MacWizard > Frauds, Scams & Hoaxes Home > Contents & Index > Hoaxes & Myths > Urban Legends

Frauds, Scams & Hoaxes Frauds, Scams & Hoaxes Home | Contents & Index Frauds | Scams & Cons | Hoaxes & Myths | Online Resources
 
Pyramid Schemes | eMail Scams | Chain Letters | Sympathy Chain Letters | Defamation | Hacked History | Hoaxes | Inferred Violence | Malicious Code Hoaxes | Manipulation & Trickery | Misinformation & Propaganda | Myths | Photo-Manipulations | Rumors | September 11 Hoaxes & Rumors | True Stories | Truth Gone Wrong | Urban Legends

Hoaxes & Myths

Urban Legends

A story, which may have started with a grain of truth, has been embellished and retold until it has passed into the realm of myth.

Can't find what you're looking for below? Check these hoax debunking sources...

About.com Urban Legends & Folklore | Snopes.com | TruthOrFiction.com

Click on the title to see the complete hoax text, a description, brief history, reporting date in a new browser window. In many cases, the hoax description site may also include reactions from hoax subjects, an extensive history, and provide links to additional analysis and interviews.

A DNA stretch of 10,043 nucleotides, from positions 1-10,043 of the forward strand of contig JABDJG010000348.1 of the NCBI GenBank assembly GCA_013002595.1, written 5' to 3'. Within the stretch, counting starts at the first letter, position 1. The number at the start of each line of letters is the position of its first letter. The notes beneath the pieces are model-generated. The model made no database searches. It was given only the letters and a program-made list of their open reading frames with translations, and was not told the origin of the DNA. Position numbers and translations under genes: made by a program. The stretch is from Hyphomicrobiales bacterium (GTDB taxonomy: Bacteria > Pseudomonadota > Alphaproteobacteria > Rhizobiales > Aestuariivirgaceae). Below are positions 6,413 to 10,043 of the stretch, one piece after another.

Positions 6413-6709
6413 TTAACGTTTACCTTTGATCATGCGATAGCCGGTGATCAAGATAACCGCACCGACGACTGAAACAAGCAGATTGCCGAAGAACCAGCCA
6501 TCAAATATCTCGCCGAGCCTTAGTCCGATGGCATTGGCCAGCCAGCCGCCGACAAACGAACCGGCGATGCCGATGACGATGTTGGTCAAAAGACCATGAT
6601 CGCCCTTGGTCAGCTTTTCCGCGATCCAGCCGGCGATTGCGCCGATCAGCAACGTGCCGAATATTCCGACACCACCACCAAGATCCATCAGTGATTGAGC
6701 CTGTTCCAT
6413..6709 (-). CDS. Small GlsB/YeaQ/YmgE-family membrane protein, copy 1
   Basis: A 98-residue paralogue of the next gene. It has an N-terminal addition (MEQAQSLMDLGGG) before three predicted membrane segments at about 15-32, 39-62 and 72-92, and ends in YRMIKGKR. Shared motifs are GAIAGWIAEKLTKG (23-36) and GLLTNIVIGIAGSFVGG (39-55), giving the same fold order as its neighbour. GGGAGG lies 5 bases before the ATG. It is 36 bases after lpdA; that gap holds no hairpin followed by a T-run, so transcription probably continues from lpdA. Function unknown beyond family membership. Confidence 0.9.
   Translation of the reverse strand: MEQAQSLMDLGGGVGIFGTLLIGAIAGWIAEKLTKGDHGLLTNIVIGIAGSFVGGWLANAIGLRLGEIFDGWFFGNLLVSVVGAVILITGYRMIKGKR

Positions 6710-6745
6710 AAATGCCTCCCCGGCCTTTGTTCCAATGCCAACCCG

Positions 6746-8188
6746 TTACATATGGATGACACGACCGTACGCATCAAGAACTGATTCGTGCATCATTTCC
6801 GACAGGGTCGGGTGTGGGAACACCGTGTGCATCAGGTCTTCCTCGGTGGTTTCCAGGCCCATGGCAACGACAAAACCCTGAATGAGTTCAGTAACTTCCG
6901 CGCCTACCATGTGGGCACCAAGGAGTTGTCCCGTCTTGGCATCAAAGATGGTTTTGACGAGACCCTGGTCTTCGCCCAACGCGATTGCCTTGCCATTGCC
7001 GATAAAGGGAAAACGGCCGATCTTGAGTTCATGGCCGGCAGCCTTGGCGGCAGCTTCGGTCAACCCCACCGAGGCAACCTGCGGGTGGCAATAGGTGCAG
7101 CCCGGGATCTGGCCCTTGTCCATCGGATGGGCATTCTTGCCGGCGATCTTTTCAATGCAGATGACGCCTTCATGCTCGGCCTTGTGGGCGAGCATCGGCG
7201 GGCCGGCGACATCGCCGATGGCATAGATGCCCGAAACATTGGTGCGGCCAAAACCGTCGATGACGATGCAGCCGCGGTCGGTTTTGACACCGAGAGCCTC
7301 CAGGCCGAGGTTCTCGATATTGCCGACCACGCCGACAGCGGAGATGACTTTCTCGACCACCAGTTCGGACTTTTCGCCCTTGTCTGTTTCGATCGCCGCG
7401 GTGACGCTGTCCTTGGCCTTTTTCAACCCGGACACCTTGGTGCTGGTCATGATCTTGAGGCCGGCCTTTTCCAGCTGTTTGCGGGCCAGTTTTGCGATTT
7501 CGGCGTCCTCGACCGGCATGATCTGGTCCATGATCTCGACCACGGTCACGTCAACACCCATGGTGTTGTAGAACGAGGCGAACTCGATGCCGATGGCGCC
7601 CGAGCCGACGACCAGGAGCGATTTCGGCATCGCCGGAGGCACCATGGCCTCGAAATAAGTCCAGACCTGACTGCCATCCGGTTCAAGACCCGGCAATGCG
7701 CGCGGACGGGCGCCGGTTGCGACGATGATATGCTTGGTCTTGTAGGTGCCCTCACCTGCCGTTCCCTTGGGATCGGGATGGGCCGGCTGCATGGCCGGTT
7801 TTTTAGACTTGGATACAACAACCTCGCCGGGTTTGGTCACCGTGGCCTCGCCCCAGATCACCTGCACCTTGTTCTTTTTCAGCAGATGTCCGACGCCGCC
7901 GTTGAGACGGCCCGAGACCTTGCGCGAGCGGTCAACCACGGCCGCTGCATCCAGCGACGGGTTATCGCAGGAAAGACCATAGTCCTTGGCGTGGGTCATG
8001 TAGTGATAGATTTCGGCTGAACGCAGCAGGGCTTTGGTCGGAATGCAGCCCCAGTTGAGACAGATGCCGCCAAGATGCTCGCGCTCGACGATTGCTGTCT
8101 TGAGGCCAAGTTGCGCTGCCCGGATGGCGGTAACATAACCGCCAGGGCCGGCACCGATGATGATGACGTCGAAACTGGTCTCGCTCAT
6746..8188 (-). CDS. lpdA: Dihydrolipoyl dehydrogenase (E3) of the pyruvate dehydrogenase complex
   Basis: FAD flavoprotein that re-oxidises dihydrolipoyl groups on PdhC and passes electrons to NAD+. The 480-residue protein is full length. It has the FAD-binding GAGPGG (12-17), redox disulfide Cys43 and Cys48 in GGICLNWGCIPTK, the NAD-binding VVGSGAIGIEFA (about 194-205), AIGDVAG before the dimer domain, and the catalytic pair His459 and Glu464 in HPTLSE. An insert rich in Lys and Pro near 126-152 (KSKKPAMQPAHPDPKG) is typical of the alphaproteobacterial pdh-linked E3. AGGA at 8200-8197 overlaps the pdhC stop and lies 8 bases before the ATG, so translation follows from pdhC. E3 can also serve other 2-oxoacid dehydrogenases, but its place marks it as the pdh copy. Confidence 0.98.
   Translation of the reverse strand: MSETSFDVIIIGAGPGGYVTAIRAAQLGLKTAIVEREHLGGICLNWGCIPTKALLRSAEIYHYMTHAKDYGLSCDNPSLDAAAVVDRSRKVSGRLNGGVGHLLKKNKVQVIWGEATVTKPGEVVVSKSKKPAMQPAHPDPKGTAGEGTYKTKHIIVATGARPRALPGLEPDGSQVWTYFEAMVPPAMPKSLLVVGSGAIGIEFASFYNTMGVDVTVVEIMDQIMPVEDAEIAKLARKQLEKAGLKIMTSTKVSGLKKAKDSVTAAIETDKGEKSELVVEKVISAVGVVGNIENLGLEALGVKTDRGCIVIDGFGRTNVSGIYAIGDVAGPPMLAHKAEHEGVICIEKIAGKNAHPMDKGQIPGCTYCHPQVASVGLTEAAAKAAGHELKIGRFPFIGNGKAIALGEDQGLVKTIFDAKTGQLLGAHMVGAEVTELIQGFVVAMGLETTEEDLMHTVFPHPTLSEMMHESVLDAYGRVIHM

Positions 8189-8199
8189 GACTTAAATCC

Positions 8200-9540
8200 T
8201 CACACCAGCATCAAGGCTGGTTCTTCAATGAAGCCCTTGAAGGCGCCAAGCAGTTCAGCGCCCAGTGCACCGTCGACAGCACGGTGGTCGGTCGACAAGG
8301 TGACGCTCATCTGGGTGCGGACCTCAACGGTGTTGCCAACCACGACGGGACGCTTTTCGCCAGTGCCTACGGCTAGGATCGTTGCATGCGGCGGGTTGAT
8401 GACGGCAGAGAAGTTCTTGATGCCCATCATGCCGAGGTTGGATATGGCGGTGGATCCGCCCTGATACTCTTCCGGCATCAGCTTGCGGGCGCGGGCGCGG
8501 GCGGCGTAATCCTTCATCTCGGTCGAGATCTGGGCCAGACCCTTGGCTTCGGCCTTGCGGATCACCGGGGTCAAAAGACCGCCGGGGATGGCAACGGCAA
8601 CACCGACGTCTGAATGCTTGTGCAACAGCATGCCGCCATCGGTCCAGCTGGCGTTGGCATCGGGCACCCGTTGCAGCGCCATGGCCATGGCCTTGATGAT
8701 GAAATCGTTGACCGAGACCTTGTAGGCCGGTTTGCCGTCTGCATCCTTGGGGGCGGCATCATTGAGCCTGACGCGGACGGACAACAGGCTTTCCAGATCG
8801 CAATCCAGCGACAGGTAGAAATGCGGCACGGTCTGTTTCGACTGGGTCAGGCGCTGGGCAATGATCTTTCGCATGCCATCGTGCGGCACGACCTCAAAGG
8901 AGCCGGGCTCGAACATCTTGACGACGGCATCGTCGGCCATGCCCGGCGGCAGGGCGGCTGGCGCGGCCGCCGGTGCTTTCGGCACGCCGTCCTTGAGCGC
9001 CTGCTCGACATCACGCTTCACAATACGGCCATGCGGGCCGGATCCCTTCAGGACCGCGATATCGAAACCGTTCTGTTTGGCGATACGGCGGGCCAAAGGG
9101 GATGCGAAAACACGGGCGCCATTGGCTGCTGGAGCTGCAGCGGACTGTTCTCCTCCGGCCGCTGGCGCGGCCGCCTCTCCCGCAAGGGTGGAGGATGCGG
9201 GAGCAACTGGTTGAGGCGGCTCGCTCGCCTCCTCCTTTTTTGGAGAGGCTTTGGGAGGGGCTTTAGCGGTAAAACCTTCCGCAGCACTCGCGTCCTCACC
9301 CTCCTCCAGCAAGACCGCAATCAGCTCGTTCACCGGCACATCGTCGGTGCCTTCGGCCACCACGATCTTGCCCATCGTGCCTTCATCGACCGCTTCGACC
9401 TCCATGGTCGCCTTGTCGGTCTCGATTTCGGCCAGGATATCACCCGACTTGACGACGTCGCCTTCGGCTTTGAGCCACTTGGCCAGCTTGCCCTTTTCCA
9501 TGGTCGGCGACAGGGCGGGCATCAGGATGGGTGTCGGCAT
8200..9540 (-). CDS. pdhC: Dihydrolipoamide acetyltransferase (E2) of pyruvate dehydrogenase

Legends | Legend Spoofs

Legends

Internet Cleanup Day - This hoax has all servers on the Internet shuting down for 24 hours once each year so they can be "cleaned" of dead email and inactive ftp, www, and gopher sites. This is a hoax. The U.S. governement asks that you do NOT circulate this hoax email, and delete it from your mailbox.

Internet Access Charge - This hoax claims that the U.S. Government will impose a charge for using the Internet. This is a hoax. CIAC provides a very detailed discussion of this hoax, and it's many variants.